NEW YORK Feb 20 A New York state appeals court on Thursday revived the New York Attorney General's claims for $150 million in fees that Ernst & Young earned from Lehman Brothers Holdings in the years leading up to the bank's 2008 collapse.
The state wants to recoup the fees as part of a lawsuit against Ernst & Young over its auditing of Lehman Brothers. The 2010 lawsuit accuses the firm of assisting Lehman in accounting fraud.
Reversing a lower court ruling, the appeals court found that a lower court erred when it ruled New York could not seek the fees because they were not paid by consumers or the state.
In a unanimous opinion, the appeals court said that, when a claim is based on fraudulent activity, disgorgement of the fees is available as a remedy.
"Disgorgement aims to deter wrongdoing by preventing the wrongdoer from retaining ill-gotten gains from fraudulent conduct," the five-judge panel wrote.
Amy Call Well, a spokeswoman for Ernst & Young, declined to comment immediately after the ruling.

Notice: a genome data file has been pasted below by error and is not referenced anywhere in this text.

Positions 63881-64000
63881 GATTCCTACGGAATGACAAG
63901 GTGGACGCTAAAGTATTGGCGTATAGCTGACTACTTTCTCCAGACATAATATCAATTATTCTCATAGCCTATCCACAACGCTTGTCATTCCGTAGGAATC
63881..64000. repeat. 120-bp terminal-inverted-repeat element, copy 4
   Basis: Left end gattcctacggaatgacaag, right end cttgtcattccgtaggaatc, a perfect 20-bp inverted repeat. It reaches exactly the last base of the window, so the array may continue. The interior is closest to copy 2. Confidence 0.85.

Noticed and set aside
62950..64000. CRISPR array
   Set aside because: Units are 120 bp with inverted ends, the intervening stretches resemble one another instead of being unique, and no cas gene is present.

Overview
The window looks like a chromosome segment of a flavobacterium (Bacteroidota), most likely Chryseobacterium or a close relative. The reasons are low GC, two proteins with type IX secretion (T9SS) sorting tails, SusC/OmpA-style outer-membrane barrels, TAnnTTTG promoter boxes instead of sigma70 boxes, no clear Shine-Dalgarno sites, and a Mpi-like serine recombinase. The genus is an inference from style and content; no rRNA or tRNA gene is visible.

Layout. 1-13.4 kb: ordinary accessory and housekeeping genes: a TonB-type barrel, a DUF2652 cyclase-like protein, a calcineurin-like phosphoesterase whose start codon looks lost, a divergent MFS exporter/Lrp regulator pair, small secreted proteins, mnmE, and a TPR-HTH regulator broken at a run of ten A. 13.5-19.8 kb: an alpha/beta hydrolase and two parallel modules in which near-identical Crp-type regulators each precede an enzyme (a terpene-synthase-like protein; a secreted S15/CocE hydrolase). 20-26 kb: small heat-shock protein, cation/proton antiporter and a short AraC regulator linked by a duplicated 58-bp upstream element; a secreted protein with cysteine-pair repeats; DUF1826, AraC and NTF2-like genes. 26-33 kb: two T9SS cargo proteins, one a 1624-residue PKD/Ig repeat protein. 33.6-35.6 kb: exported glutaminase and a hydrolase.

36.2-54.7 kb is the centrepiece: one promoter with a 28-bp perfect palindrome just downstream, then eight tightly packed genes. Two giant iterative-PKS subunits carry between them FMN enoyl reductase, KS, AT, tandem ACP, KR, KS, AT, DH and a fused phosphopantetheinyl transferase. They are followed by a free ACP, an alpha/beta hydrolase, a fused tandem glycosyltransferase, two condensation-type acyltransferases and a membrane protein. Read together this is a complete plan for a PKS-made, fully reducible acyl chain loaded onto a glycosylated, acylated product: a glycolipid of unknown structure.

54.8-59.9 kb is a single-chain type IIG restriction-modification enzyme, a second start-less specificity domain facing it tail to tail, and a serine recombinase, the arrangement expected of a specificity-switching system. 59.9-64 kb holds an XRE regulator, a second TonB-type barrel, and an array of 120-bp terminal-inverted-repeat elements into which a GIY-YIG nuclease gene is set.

The reversal gives new life to the attorney general's lawsuit, which could otherwise be hampered if private cases are settled first.
The appeals panel considered that possibility in its decision. Allowing the attorney general the remedy is "crucial," the appeals panel wrote, particularly if related investor lawsuits are settled, precluding the state from seeking the same restitution and damages.
The attorney general has alleged that, for more than seven years leading up to Lehman's 2008 bankruptcy, Ernst & Young made use of transactions known as "Repo 105s," which removed tens of billions of dollars from the bank's balance sheets, misleading investors and others about the bank's financial condition.
Ernst & Young has said it acted properly and that Lehman's accounting complied with national standards.
Lehman filed for bankruptcy on Sept. 15, 2008, in the midst of the financial crisis.
The case is People of the state of New York v. Ernst & Young, New York state Supreme Court, New York County, No. 451586/2010.